8:53:22.  Eight hours, fifty-three minutes, twenty-two seconds, and every second mattered.  Every second meant Codey felt agony, thanks to him.  He couldn’t let it stand, couldn’t afford to lose his head, not now.  He closed the blinds, shut the door, and typed in utter darkness, save for the white and blue glow of a liquid-crystal screen.

“So you say Dr. Nakamura’s made no progress?”

Enzan rubbed shoulders with the crowd, a large congregation from all walks of life, assembled to greet travelers and family returning home.  He too awaited a party, but this place wasn’t home.  The signs bore kanji and other characters, similar to his native Japanese, but he recognized few of the characters.  The strangers beside him chattered amongst themselves, and he puzzled at exotic vowels and incomprehensible progressions of stress and accent.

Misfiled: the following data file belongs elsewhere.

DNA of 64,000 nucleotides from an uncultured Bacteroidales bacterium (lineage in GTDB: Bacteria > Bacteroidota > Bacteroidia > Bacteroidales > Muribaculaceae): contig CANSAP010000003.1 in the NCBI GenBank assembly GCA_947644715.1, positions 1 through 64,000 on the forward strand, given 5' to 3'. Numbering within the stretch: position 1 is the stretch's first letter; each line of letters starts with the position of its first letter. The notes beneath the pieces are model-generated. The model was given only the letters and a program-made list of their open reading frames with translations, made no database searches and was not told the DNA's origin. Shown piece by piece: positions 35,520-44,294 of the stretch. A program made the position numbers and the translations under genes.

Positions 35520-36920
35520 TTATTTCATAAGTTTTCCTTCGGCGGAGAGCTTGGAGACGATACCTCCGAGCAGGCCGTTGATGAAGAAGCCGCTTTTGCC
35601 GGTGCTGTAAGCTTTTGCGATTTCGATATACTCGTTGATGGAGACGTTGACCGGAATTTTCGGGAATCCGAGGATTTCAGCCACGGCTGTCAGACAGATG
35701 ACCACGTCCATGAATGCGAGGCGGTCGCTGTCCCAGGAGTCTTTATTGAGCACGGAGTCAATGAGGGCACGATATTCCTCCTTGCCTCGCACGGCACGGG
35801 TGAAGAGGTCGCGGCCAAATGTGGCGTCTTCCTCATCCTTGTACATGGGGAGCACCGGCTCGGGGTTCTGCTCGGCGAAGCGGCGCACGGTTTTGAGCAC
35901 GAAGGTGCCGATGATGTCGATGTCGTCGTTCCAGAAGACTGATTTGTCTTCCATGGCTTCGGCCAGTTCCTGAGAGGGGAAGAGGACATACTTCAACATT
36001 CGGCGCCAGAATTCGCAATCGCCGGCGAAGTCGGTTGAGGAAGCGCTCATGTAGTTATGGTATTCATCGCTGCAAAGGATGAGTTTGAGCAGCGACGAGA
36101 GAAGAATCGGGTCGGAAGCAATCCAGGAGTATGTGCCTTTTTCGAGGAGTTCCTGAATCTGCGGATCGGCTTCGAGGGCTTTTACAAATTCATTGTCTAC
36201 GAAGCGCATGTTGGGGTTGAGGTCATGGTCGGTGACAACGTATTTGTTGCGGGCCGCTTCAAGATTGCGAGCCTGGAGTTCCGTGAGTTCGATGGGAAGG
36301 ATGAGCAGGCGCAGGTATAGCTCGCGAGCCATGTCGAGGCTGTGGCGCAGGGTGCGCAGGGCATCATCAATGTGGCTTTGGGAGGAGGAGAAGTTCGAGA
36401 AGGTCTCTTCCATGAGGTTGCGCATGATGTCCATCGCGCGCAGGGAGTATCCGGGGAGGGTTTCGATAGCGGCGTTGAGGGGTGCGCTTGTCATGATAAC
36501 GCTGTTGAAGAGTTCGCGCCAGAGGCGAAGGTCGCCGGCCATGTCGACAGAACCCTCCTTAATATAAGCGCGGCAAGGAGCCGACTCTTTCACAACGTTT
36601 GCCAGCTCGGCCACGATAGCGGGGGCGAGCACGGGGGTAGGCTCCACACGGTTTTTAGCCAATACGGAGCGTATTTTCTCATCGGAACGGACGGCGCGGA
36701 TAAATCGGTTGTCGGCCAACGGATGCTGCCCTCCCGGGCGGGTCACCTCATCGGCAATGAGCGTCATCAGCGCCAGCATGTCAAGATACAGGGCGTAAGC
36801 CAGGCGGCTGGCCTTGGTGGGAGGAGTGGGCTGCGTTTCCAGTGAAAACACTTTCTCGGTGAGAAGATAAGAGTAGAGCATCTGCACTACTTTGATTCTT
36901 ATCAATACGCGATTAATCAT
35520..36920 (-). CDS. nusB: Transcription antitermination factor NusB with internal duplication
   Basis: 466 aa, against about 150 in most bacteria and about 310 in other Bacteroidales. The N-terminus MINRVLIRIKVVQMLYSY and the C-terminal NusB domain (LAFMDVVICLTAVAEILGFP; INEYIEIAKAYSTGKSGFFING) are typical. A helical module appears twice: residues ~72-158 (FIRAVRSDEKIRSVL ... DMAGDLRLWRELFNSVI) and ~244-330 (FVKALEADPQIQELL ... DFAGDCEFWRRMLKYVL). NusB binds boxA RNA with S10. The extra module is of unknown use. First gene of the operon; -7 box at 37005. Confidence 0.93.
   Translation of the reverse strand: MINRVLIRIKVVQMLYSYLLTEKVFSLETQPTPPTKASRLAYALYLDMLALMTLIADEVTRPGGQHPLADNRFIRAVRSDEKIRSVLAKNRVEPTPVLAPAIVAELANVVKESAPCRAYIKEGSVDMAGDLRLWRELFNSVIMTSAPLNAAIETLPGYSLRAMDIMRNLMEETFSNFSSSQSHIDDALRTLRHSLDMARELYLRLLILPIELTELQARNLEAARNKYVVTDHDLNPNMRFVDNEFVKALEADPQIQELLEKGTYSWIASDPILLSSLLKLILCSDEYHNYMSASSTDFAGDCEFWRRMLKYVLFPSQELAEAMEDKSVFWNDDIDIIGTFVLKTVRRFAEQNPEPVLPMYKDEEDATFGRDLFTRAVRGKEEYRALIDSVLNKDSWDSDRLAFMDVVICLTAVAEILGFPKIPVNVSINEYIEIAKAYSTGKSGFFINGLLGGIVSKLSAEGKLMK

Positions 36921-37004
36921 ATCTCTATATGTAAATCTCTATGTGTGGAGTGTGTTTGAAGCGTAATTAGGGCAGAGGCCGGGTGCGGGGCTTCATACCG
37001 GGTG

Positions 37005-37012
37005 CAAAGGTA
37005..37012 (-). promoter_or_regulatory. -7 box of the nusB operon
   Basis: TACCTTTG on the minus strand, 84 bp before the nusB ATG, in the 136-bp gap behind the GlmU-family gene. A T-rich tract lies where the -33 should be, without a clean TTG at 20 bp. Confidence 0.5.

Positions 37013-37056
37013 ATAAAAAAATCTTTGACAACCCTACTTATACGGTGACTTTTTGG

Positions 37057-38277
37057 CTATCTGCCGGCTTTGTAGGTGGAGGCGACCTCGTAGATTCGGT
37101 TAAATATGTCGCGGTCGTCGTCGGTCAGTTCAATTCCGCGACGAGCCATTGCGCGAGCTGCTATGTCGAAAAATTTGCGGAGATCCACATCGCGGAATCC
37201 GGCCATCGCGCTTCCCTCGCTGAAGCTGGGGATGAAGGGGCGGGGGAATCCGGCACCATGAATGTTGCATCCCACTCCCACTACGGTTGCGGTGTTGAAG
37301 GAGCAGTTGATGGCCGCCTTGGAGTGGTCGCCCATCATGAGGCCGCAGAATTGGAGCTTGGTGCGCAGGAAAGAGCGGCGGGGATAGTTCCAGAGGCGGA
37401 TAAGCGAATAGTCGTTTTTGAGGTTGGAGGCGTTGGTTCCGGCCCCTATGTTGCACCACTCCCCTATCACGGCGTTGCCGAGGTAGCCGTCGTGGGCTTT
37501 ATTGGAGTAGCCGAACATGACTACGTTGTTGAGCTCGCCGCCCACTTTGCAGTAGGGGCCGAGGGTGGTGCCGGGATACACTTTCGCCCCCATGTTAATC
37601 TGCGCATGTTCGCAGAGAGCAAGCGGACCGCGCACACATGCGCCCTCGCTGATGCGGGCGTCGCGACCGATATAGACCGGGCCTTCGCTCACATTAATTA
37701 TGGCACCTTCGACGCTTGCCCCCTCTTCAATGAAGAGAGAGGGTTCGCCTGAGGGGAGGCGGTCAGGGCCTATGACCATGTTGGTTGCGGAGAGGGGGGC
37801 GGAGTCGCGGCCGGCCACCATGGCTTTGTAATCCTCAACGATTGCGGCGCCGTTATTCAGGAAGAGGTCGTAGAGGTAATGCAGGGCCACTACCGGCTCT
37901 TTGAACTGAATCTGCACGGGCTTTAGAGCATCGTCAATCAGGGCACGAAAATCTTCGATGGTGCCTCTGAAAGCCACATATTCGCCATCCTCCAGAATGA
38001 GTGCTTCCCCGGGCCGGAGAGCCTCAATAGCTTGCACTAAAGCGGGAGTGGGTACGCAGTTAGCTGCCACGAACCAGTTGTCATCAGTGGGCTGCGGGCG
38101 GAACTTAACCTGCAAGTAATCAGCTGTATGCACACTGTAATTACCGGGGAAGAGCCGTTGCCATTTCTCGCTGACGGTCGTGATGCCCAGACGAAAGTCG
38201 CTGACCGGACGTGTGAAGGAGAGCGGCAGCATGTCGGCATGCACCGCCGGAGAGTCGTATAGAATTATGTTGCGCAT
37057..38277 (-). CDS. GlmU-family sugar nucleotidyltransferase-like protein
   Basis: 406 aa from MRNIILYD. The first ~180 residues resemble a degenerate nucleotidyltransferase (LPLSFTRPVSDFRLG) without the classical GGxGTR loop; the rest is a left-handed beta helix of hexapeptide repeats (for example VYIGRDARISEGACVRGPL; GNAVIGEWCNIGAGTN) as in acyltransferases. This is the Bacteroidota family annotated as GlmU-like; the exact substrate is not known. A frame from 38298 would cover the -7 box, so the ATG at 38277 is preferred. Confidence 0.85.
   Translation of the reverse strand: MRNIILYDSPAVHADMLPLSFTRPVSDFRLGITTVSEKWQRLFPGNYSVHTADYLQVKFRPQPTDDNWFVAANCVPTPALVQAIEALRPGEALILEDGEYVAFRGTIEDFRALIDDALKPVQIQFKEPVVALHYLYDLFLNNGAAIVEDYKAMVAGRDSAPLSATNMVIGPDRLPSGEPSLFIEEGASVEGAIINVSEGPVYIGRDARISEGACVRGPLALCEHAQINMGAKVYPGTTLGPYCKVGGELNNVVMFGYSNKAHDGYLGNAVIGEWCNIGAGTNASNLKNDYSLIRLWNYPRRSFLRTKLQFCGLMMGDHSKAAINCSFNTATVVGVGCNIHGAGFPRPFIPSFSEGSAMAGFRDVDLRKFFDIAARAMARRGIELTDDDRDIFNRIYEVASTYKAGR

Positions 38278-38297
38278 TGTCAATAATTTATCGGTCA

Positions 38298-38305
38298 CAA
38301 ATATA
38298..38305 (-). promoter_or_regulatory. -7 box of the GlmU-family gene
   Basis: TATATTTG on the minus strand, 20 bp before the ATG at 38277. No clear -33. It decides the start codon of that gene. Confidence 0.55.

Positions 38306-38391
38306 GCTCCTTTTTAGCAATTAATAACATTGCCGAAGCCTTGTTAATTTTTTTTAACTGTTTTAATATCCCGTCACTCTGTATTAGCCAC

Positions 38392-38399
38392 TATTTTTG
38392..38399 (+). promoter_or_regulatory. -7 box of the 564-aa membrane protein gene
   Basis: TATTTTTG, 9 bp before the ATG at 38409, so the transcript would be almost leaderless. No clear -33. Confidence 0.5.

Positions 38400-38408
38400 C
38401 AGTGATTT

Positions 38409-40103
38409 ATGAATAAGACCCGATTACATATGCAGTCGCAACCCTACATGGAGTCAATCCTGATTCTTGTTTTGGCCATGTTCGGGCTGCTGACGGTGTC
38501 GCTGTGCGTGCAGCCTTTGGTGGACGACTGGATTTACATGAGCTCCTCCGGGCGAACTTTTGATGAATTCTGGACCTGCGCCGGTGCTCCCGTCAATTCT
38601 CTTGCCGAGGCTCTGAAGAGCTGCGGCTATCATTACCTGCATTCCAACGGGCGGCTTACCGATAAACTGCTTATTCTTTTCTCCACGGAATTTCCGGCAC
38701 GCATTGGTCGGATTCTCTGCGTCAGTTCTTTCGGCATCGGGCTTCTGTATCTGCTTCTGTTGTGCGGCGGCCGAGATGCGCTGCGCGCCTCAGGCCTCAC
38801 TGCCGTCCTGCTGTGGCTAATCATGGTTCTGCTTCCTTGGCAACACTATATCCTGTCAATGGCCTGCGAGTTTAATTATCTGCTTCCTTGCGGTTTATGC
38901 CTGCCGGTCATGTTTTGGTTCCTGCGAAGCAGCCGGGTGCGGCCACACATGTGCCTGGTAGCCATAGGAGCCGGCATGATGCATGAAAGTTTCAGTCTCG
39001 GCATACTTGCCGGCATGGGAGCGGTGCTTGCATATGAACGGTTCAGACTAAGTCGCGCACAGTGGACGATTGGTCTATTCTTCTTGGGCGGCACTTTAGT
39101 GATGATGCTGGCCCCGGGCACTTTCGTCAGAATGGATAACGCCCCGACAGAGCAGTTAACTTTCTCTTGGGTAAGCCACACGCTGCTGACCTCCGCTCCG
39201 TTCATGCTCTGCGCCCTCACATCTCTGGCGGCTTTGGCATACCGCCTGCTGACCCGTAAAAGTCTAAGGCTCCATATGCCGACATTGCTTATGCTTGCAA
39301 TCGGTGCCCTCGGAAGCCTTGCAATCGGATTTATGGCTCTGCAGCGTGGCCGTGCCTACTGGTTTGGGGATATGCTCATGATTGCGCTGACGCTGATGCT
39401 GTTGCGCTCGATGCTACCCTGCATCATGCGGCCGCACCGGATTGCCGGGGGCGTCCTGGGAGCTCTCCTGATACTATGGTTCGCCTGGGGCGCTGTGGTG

This was Choina, the cradle of civilization on this side of the world for the last two millennia, yet for all its achievements, the gems and discoveries that adorned its history, Choina had locked itself behind a curtain of mysticism and control.  Mysticism in the role of the state:  a master entity that divined the will of the people and the best interests of the nation.  Control in how the state realized its vision:  let no one mistake for a minute that the people of Choina were under a load worthy of a dozen oxen.  Such was their duty to the state.

Some might naturally yearn for the days of emperors and dynasties, right or wrong as they may have been.

Nevertheless, Enzan had great hopes that Choina would protect him and Nakamura.  The government’s restrictions of information buffered them from the outside, and after the fiasco over Jasmine’s treatment, the Choinan’s owed them ten times over.  At least, should they try to work Enzan for their own purposes, he would make sure Jasmine became a willing expatriate, and if she should happen to find herself among Nibetan rebels, so much the better.

They shouldn’t need safe harbor for long, though.  If Imi didn’t make herself known and beg for Nakamura’s help, she would soon die anyway, but Enzan loathed relying on timeframes for safety, hence why he tapped his foot at debarkation.